The High Court case was heard in secret but can be reported following a legal challenge by media groups.
Family Division judge Mr Justice Jackson said he felt ‘an abiding sense of disbelief that a parent could behave in such a wicked and selfish way towards a vulnerable child’.
The court heard the American-born mother, who cannot be named to protect the identities of her three adopted children and her grandson – the child born to her daughter, chose to be sterilised in 2001 so she did not pass her diabetes on to any children.
The case was heard in the High Court but reporting restrictions prevent the naming of the family, the local authority and the area they lived in
Instead, she adopted three daughters as babies from foreign orphanages and foster homes, two while married to an Irish man and a third as a single parent, and raised them in Britain.
She was banned from adopting more children but longed for another child, and forced her eldest daughter to conceive.
She told the girl about her plans when her daughter was only 13, and the two-year insemination ‘programme’ began when the teenager – identified in legal documents only as A – was 14.
The judge said: ‘A did not want to take part in the programme, but she allowed her body to be used by her mother because she loves her.
‘A’s participation in the programme caused her continuous anxiety. The physical steps that the mother asked her to take were degrading, humiliating and, on occasions, painful.’
The mother bought frozen sperm over the internet and prepared syringes full of it for her daughter to use to inseminate herself.
She was desperate that any resulting baby should be a girl, and forced her daughter to follow a special diet of dairy and alkaline foods in the belief this would affect the gender of the child.
In July 2010, the mother wrote an ‘affirmation’ on her computer, setting out her wishes for the future – a lottery win and a healthy baby girl, who she wanted to call Kelia.
She wrote: ‘I desire to win the Thunderball jackpot of £500,000 and for A to conceive and carry Kelia to term for birth in April.’ In October that year, A became pregnant and she gave birth to a son in June 2011, after a difficult labour which left her needing surgery.
Nurses knew she planned to give her baby to her mother to raise, but were worried by her mother’s aggressive behaviour, including a refusal to let A breastfeed her baby, saying: ‘We don’t want any of that attachment thing.’
Midwives raised the alarm when the mother tried to take the newborn baby from the ward, and A later confided in a family friend about her ordeal. All four children were taken into care and the mother was charged with child cruelty.
She initially denied the allegations, accusing her daughter of being a fantasist, and told authorities the girl was mentally ill. She later pleaded guilty to five charges of child cruelty.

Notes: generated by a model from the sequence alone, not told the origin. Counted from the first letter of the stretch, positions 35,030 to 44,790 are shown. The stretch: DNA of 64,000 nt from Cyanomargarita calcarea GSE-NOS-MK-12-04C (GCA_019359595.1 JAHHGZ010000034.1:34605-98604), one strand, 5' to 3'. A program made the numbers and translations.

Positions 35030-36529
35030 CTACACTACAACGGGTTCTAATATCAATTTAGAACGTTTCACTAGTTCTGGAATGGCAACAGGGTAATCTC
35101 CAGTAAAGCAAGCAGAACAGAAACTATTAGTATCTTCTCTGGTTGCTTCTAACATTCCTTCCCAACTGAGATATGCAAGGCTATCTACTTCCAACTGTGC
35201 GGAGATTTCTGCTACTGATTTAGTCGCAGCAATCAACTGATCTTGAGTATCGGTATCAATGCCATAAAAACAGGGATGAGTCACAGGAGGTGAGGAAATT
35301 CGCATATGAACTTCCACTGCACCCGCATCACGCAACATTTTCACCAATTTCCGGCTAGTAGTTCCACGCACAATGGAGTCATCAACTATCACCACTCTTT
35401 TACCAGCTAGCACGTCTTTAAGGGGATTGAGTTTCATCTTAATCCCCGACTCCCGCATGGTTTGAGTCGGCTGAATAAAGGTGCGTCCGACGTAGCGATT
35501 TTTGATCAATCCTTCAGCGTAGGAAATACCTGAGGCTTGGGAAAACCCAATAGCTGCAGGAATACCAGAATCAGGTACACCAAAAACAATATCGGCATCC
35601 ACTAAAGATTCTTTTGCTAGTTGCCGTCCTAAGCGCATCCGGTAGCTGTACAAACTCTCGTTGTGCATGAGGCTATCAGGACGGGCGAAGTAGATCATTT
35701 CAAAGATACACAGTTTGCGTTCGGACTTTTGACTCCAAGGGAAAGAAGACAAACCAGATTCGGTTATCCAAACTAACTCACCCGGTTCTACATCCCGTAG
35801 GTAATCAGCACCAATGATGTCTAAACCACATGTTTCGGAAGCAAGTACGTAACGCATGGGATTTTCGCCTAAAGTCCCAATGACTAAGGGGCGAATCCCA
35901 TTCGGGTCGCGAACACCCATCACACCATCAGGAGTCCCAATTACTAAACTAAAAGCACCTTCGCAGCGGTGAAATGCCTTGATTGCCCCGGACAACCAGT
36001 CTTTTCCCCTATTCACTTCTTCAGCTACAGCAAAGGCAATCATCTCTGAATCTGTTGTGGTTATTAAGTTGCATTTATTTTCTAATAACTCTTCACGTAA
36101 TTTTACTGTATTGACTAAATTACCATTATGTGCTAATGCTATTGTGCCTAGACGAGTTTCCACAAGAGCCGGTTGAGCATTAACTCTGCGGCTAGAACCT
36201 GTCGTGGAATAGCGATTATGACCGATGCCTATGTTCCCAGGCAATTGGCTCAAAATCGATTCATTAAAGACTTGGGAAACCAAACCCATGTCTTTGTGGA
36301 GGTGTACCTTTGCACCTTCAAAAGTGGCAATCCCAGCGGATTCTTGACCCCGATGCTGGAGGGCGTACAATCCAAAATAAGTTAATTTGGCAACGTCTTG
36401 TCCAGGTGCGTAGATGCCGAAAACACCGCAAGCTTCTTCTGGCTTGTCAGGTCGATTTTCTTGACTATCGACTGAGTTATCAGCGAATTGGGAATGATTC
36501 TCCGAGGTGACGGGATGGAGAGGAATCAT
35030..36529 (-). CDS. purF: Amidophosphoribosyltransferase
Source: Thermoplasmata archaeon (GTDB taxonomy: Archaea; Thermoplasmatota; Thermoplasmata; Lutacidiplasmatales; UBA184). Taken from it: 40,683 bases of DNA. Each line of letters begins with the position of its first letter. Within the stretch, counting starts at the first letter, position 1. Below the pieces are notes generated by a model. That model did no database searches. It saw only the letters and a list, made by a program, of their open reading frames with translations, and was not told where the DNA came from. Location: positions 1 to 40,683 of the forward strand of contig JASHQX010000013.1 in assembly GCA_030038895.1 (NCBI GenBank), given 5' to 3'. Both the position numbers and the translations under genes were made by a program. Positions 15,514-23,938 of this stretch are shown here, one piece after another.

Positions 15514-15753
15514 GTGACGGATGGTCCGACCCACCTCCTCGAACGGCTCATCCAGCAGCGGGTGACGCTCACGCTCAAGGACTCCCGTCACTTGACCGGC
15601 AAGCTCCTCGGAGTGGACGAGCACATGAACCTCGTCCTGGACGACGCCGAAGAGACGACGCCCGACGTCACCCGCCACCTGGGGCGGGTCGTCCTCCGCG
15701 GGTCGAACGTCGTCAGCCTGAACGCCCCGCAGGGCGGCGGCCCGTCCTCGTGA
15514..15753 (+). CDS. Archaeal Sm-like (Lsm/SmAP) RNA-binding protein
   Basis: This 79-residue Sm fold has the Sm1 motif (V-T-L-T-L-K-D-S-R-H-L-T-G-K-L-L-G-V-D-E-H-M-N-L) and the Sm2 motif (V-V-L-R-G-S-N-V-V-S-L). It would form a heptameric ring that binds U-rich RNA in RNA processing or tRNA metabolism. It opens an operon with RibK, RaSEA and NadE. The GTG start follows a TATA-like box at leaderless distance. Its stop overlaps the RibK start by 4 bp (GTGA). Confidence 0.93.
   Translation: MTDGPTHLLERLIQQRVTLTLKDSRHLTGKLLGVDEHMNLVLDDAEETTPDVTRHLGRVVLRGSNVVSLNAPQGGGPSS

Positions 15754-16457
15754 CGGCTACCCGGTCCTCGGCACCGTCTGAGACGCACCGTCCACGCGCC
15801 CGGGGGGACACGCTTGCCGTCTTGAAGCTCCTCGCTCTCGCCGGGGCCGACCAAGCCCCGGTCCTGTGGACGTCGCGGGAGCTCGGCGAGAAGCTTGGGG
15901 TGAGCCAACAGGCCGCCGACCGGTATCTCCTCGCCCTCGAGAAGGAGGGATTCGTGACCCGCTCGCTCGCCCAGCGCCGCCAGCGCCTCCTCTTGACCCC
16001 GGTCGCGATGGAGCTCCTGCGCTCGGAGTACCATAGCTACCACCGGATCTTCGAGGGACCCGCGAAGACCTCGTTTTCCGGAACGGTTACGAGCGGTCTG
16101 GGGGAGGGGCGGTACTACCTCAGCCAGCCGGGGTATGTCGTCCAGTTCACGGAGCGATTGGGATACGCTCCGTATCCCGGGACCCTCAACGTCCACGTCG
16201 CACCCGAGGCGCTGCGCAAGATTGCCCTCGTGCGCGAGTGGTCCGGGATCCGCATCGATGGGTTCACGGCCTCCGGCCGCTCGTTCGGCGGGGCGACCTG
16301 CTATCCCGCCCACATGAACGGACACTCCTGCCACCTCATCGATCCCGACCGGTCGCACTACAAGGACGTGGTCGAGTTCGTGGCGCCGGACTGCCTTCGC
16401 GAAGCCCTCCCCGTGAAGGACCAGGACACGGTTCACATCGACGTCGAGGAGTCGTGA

The High Court heard she had raised her three adopted daughters in a ‘toxic cocoon’, teaching them at home so they would not go to school and isolating them from friends or neighbours.
When she was 15, A was left alone to look after her youngest sister, then only four or five, while her mother and the middle sister went to the US for a ten-day holiday.
A told the court she had seen her mother smack her youngest sister regularly, and said she had tied the little girl to a chair when she would not sit still and had stuck duct tape over her mouth for answering back.
The court also heard disturbing details about failed attempts to alert social services to the family’s set-up. Neighbours described the mother’s terrace home as like a ‘fortress’, with the curtains always closed and no one allowed inside.
In 2006, a GP neighbour contacted social services, saying she could hear the mother shouting and swearing at her youngest child, who was then two, and said the toddler was left crying for up to two hours at a time.
Social workers investigated and saw all three children and the mother, but decided there was no cause for concern. In January 2007, an anonymous letter was sent to social services and other authorities.
A social worker’s report warned that the mother ‘appears to be doing things secretively for her own gain’, but concluded there was no evidence of ‘significant harm’ to the children, and the case was closed again.
In 2008, the GP made another referral to social services. A third investigation was launched but the case was closed after social workers spoke to the mother on the telephone, without seeing the children or visiting the house.
Mr Justice Jackson said: ‘Between 2006 and 2008, the mother succeeded in keeping social services at arm’s length so that their investigations were essentially superficial.
‘Concerns were seen off by a parent who was recognised to be domineering. The children were never heard.’
The local authority cannot be named for legal reasons but its Local Safeguarding Children Board has launched a serious case review, due to be published next month.
The LSCB said: ‘Nothing can change what has happened to the children in this truly terrible case.
‘It is clear that public bodies must highlight the major public policy issues which arise from this case.’